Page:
'Cult mom' Lori Vallow's husband Chad Daybell emailed her about building 'white camps,' worked college job as a gravedigger

Chad Daybell – an alleged doomsday cult member and fifth husband to Lori Vallow, whose two children have been missing since September – worked as a gravedigger nearly three decades ago, according to a report Tuesday.

He also allegedly sent Vallow an email in 2019, while she was still married to her fourth husband Charles Vallow, detailing “seven missions to accomplish together” before the end of the world, a separate report by Fox 10 Phoenix said last month.

Charles Vallow was later shot dead by Lori Vallow's brother Alex Cox

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The email listed a plan to “translate ancient records,” “write a book about the translation plot,” “identify locations in northeast Arizona for white camps,” establish the “Presidency of the Church of Firstborn,” “help establish the food distribution as the tribulations start,” “ordain individuals to translation as the camps begin,” and “provide supplies to righteous members of families,” according to an unidentified source and email records obtained by Fox 10.

Last week, Daybell sat in a Madison County, Idaho, courtroom where his second wife, Lori Vallow, clad in an orange and white striped jumpsuit, with blonde curls and bright lipstick, smiled before a judge who lowered her bail from $5 million to $1 million.

She had been extradited back from Hawaii after fleeing with Daybell in December. Authorities had arrived at their Idaho home, asking questions about the whereabouts of her two children – 7-year-old Joshua "JJ" Vallow, who has autism, and 17-year-old Tylee Ryan.

Lori Vallow Daybell, front, second right, and her defense team wait to leave the courtroom during her hearing on Friday, March 6, 2020, in Rexburg, Idaho. Daybell who is charged with felony child abandonment after her two children went missing nearly six months ago had her bond reduced to $1 million by an Idaho judge on Friday. (John Roark/The Idaho Post-Register via AP, Pool)

Lori Vallow Daybell, front, second right, and her defense team wait to leave the courtroom during her hearing on Friday, March 6, 2020, in Rexburg, Idaho. Daybell who is charged with felony child abandonment after her two children went missing nearly six months ago had her bond reduced to $1 million by an Idaho judge on Friday. (John Roark/The Idaho Post-Register via AP, Pool)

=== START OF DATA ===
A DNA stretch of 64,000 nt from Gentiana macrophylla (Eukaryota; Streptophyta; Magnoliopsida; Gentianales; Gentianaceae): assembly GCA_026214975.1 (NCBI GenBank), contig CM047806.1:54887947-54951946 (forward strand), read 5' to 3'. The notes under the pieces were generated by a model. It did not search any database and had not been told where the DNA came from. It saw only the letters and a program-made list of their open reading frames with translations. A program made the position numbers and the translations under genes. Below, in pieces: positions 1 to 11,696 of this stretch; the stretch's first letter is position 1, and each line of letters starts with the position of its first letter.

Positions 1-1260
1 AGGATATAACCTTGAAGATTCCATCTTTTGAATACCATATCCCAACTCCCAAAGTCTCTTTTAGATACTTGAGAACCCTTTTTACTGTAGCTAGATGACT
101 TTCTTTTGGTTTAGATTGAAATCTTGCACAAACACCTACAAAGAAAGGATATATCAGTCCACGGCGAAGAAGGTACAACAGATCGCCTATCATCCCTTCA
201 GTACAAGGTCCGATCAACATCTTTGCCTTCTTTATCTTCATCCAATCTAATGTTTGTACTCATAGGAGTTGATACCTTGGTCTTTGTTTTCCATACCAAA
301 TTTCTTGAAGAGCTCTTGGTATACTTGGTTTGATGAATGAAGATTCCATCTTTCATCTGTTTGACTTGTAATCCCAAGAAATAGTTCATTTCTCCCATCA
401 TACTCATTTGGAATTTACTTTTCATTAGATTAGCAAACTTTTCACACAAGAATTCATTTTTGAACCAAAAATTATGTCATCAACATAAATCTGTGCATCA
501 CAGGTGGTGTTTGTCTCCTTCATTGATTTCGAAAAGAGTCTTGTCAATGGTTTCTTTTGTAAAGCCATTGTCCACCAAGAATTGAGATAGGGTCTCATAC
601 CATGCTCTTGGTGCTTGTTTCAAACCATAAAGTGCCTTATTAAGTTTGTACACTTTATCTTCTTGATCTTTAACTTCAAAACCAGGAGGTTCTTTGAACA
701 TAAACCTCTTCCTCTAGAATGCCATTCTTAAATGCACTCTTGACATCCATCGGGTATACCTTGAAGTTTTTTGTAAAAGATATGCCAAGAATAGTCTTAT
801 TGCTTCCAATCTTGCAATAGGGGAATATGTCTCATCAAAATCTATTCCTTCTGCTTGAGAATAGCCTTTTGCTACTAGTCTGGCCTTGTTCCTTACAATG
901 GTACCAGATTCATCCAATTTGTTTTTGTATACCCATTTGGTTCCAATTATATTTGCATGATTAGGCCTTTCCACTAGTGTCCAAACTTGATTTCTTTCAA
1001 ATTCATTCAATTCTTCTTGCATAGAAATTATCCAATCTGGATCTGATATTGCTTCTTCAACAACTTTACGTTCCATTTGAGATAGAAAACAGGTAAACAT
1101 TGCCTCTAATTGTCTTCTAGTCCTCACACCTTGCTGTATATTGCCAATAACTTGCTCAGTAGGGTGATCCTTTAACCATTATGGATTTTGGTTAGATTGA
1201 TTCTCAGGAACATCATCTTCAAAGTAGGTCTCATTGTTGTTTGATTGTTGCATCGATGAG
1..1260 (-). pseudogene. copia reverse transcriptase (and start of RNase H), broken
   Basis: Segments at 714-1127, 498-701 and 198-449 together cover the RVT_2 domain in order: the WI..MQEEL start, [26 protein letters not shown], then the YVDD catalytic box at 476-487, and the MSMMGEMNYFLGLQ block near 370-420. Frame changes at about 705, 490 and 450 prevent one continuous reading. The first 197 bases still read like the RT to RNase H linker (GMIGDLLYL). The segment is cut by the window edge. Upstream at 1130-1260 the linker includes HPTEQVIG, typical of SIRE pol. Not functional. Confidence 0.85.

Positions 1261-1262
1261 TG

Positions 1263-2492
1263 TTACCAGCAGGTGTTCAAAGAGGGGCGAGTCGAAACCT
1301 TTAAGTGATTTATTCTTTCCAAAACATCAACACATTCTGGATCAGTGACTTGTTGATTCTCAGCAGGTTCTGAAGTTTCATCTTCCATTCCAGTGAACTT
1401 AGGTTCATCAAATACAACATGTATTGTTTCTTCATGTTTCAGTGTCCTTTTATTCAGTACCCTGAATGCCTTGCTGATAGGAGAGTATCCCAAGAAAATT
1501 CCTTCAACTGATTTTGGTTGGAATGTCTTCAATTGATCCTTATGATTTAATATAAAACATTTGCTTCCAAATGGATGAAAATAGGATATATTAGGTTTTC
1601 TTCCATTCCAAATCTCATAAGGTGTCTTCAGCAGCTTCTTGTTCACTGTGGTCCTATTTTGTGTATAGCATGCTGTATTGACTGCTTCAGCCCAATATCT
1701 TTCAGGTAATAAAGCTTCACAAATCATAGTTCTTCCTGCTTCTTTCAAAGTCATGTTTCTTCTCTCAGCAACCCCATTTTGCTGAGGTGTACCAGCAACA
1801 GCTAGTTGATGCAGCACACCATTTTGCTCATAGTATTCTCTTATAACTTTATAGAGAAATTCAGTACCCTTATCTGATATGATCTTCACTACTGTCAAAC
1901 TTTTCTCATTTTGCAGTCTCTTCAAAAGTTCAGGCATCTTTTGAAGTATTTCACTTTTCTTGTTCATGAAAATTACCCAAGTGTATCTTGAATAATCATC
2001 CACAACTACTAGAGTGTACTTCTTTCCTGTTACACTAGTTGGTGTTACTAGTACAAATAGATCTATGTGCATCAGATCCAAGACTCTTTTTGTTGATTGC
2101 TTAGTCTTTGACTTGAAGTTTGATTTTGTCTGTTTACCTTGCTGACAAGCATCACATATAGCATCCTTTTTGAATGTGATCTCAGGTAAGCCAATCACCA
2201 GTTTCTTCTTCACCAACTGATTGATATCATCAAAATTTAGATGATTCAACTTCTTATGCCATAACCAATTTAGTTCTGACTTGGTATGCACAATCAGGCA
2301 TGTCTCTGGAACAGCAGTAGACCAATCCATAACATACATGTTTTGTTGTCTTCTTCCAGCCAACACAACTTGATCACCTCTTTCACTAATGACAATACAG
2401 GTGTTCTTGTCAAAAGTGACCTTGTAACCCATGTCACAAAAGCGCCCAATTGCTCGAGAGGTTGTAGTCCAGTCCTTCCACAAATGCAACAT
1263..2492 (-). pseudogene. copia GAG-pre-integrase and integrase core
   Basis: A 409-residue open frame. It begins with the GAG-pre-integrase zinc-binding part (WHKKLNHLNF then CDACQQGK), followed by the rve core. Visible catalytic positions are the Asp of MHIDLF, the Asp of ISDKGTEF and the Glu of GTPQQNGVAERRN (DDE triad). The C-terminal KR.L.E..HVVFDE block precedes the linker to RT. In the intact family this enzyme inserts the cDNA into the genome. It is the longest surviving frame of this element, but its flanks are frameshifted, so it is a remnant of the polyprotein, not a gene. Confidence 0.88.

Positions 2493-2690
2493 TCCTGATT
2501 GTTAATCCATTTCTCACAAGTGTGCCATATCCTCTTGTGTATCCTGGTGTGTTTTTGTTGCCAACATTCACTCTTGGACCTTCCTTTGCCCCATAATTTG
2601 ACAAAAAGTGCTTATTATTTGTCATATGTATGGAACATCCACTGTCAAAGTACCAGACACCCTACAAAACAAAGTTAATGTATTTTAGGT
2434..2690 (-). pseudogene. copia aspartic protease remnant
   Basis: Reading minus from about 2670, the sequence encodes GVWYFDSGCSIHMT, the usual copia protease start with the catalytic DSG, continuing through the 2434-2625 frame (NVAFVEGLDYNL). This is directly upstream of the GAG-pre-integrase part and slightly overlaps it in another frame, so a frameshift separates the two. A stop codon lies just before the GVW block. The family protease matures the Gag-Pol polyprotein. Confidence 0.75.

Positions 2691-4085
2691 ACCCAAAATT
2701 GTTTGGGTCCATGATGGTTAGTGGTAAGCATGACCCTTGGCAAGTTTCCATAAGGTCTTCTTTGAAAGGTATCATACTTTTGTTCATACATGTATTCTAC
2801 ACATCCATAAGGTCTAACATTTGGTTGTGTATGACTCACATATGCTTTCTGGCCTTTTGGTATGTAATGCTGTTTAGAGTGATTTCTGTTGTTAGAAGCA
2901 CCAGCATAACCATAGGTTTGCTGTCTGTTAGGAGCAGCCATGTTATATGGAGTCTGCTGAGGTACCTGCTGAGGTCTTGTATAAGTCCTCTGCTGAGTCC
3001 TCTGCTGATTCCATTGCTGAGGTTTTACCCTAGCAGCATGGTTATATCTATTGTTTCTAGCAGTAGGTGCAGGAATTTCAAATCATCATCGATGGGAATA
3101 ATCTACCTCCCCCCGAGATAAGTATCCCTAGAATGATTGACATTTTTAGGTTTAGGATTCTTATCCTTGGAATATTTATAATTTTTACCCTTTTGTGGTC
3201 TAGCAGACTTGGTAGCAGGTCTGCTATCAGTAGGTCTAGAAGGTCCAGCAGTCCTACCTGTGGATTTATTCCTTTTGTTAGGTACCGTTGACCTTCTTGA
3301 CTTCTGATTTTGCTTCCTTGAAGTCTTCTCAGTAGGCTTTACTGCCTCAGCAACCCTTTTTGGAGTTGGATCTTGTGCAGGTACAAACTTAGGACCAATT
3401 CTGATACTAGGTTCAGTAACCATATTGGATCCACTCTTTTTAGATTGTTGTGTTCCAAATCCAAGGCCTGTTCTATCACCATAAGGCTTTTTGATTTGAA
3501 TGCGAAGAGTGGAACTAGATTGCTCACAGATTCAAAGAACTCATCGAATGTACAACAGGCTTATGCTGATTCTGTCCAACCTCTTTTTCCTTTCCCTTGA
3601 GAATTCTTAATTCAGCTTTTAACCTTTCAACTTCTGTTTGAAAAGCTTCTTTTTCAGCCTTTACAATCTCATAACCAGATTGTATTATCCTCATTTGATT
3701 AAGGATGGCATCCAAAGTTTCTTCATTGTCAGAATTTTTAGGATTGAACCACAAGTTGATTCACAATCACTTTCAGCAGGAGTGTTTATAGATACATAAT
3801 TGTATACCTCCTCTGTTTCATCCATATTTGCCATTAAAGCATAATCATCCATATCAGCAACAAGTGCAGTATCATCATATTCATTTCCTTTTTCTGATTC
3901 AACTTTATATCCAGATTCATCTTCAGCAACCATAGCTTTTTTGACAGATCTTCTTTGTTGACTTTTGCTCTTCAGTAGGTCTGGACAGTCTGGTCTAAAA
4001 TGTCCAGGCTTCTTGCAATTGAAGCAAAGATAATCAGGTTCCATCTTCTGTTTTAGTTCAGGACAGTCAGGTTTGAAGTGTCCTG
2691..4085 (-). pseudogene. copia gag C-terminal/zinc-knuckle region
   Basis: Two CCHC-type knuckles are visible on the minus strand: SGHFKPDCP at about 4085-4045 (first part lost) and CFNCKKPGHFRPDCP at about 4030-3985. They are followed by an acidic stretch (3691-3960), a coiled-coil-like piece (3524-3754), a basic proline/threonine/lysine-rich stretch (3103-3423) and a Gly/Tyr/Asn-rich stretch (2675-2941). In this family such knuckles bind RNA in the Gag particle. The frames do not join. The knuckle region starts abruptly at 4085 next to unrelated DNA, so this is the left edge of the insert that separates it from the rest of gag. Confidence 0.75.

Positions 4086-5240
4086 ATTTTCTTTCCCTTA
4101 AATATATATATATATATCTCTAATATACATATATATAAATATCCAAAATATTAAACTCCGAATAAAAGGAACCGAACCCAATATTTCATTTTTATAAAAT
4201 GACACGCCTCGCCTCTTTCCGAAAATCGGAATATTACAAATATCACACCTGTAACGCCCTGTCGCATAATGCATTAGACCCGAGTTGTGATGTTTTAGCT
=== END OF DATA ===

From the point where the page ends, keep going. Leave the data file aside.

The daughter was last seen in September with family at Yellowstone National Park. The son later disappeared that same month, and was last seen attending his elementary school in Rexburg, Idaho. Vallow and Daybell got married a month after the children’s disappearances and within weeks of the death of Daybell’s former wife of 30 years, Tammy, the mother of his five children.

Chad Daybell and his ex-wife had started a book publishing company in Utah, which allowed him to author several religious-themed fiction novels about the end of the world.

A newspaper based in Salt Lake City on Tuesday uncovered previous articles written decades ago about Daybell’s job at a cemetery, including two separate stories in 1993 and 2001.

Daybell reportedly worked as a gravedigger more than 28 years ago while attending Brigham Young University in Provo, Utah, owned by the Church of Jesus Christ of Latter-day Saints, Deseret News reported Tuesday.

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A 24-year-old Daybell first spoke with the newspaper in 1993 after his younger brothers, Paul Daybell, then 21, and Matt Daybell, then 19, also took jobs digging graves at the same cemetery in Springville, Utah. They were pursuing their undergraduate degrees at BYU, too.

"I would consider digging graves my first real job," the eldest Daybell told Deseret News at the time. "I liked the exercise and flexible hours. It lets your body work while your mind rests from school."

He graduated with a journalism degree from BYU and quit the Springville Cemetery to pursue writing. Daybell was later rehired to maintain the church property, including graveyards, Deseret News reported again in 2001.

"Sad times are always when you have to bury babies. That's always a poignant moment," Daybell said in 2001, telling the newspaper about his job. He also called cemeteries “fertile ground” for stories, describing times he felt haunted and one instance of digging up a grave so a mortician could retrieve a wedding ring from a body.

"I couldn't really exaggerate or fabricate any of these stories, they're just too bizarre," he said. Daybell went on to publish a book about his experience as a gravedigger titled “One Foot in the Grave: Secrets of a Cemetery Sexton,” which, according to Deseret News, remains available for purchase on Amazon.

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Chad and Tammy Daybell got married in 1990 in Manti, Utah, where the couple founded Spring Creek Book Co. Daybell worked off and on at several cemeteries for years before he and his wife moved to Idaho in 2015. Tammy Daybell died last October in their Idaho home. Her death was initially ruled as due to natural causes but her body has since been exhumed for further investigation.

Vallow’s fourth husband, Charles Vallow, was shot dead inside an Arizona home in July by her brother, Alex Cox, who claimed self-defense and was never charged. Cox died in December. His death is also being investigated by authorities.